There is simply so much that goes into oral argument, and there’s so little of that in a phone call.

Zoom. Maybe we don’t need to see each other.  Speaking of how technology maybe doesn’t always make things better, when all this first hit, everybody wanted to do a Zoom call. But, then, after a week of seeing the decorations in everybody’s guest bedroom, we sort of figured out that all this could have been done via conference call.

Personally, I can’t decide where I look: at who is speaking; at myself (which I’m usually doing); or directly at the camera. Bonus points to the participants who just leave their camera off the whole time.

Either way, I guess I fall in the middle on this app. In some situations, it makes sense to be able to see the person and get a read of their social cues or to establish a rapport. For example, I represent a large class of clients on a matter, and I like to communicate with them via video so they can see me and my team.

Slack.  I acknowledge that I sound like a curmudgeon.  So, to counteract that, I’ll provide a whole-hearted endorsement of Slack, the real time messaging platform.  It seems like a really effective and well-done way to manage work teams.

Side-note: If you’re navigating all of this, I can’t recommend the Lawyerist website enough, as well as the Lawyerist podcast.  It’s run by a group of very smart lawyers, and they constantly talk about remote work, law firm management, and law tech and innovations.

I really enjoy all that they do on that site to educate lawyers.

New Developments versus Custom and Habit. It’s hard to tell how much of this is temporary or here to stay. Some part of that answer will depend on the Court leadership forcing all counties to fully embrace the new rules, policies, and technology.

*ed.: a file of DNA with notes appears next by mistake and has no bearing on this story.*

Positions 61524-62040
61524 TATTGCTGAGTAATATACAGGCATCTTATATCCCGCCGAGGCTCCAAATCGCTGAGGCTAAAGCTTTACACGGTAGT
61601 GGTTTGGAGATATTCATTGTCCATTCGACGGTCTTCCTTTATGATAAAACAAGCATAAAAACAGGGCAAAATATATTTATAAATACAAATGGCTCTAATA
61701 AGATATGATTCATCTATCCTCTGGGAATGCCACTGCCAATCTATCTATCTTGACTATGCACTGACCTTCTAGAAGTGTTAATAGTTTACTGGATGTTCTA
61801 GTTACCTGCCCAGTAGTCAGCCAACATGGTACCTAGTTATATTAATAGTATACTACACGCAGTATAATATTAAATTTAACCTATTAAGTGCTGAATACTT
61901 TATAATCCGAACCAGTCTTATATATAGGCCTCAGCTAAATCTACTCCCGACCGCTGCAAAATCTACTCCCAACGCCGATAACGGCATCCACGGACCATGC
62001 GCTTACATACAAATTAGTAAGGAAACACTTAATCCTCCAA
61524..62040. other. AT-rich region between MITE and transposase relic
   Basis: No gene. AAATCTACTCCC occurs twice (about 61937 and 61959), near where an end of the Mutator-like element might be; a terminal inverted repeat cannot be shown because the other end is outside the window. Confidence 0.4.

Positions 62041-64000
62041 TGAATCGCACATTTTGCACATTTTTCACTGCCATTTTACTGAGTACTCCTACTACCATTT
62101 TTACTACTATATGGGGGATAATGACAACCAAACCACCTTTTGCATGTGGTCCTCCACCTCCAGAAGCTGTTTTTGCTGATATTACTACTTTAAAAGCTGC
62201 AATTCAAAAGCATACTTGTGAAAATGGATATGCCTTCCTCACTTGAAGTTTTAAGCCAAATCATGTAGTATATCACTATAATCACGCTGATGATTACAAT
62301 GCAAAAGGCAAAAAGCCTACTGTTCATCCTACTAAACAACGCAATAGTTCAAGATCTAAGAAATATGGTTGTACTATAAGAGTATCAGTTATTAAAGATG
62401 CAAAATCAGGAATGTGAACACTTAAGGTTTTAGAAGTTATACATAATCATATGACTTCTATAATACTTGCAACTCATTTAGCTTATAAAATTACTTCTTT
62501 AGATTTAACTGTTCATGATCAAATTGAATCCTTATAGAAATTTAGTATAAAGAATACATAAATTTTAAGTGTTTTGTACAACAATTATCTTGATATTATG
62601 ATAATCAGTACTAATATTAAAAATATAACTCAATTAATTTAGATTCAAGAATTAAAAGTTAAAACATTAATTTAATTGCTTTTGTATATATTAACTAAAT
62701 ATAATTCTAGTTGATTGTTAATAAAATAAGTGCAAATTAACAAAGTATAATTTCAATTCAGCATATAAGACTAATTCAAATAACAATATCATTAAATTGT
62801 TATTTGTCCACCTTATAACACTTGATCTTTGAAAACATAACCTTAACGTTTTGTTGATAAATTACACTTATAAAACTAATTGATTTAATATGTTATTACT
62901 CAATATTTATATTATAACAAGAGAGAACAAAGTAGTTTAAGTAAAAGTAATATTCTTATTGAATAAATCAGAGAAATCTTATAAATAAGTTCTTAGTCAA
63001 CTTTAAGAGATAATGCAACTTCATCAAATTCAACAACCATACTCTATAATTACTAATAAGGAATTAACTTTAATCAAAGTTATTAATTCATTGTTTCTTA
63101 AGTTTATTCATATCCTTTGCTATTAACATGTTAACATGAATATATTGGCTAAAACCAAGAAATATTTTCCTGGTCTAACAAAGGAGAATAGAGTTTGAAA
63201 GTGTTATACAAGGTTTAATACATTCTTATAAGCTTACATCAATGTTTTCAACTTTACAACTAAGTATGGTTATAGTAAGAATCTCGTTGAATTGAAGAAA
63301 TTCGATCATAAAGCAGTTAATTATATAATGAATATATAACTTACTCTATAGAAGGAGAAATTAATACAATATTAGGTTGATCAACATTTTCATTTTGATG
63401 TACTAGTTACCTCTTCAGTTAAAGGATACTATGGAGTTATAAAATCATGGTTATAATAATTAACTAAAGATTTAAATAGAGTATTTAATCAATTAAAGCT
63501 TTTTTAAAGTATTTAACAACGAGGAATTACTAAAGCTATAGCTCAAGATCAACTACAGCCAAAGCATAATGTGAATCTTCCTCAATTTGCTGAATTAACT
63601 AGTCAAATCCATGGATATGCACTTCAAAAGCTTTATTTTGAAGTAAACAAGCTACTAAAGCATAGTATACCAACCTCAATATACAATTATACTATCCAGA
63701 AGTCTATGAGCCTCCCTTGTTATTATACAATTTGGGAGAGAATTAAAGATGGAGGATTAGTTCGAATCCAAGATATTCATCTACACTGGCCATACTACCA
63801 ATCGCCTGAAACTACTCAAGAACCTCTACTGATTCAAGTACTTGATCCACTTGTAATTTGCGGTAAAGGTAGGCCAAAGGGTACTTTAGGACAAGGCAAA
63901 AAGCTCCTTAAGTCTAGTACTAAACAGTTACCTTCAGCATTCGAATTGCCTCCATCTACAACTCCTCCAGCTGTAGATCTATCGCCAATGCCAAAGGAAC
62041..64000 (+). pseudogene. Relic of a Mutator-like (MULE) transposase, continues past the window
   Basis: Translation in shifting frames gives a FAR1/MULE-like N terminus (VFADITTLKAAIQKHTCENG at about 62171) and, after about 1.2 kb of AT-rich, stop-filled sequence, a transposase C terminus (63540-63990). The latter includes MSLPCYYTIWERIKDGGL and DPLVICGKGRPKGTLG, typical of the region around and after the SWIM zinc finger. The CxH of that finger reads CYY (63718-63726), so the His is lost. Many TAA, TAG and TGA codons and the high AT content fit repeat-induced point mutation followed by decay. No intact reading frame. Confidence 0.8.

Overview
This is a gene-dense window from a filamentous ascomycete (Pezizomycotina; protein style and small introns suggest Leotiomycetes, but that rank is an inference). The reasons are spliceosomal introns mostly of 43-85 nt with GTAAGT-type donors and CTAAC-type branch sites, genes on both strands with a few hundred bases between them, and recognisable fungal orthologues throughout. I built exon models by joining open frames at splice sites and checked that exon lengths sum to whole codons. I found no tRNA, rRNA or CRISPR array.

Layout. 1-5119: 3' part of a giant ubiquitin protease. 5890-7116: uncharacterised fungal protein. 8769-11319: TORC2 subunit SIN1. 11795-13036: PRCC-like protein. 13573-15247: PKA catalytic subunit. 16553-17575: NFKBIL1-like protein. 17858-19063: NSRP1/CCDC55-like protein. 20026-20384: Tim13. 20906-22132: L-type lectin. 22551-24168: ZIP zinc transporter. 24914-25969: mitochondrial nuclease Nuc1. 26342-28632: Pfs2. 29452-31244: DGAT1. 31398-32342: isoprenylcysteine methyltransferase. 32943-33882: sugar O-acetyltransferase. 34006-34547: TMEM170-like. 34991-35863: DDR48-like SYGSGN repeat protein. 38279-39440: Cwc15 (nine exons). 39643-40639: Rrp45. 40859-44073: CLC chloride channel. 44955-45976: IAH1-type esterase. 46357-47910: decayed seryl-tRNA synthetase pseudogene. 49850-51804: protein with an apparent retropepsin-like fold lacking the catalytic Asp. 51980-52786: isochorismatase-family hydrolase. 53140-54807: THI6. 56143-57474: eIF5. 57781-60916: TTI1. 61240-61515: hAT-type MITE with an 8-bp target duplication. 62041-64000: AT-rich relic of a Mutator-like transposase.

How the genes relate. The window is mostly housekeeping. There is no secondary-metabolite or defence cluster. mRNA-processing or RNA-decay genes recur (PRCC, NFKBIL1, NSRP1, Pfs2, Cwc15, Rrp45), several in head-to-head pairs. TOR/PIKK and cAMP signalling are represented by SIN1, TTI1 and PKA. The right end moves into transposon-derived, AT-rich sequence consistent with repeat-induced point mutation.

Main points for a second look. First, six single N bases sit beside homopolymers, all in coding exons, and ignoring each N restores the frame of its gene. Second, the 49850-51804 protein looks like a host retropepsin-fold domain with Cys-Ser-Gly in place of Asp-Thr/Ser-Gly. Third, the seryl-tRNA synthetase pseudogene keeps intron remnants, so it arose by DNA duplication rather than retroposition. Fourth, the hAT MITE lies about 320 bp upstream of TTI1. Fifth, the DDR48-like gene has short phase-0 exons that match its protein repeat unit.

Yesterday, we were figuring out how to get a garnishment form notarized with all of us spread out over town.  One of the lawyers on the e-mail chain correctly pointed out that Tenn. R. Civ. P. 72 and the brand new Supreme Court Orders allow for /e/-signatures and declarations in place of a notarized signature.

This was a garnishment, though, in a very small county, one that probably hasn’t read the Order from last week, and where the front desk clerk would take one look at the form, see the lack of a notarized signature, and potentially reject the filing.

This is what makes collections so different than other aspects of the law. Once you get the judgment, instead of dealing mainly with a judge, you’re mostly dealing with court clerk staff. You can be technically and legally correct, but, if you don’t follow their habit and custom?

Long story short, we got it notarized. Our goal wasn’t to be right. It was to get our garnishment issued.

My hope for all of this is that the Administrative Office of the Courts establishes a commission to look at all these issues and to anticipate as many of these issues that could arise in the future. And I hope that they don’t just pick the usual same people from the usual same big law firms to participate. Those lawyers don’t talk to clerks. They don’t file e-file documents. They don’t go to court on all kinds of matters.

The decisions that are being made today may set the policies and procedures across the state for years, and it’ll be interesting to see what changes implemented during this pandemic become the new custom and practice.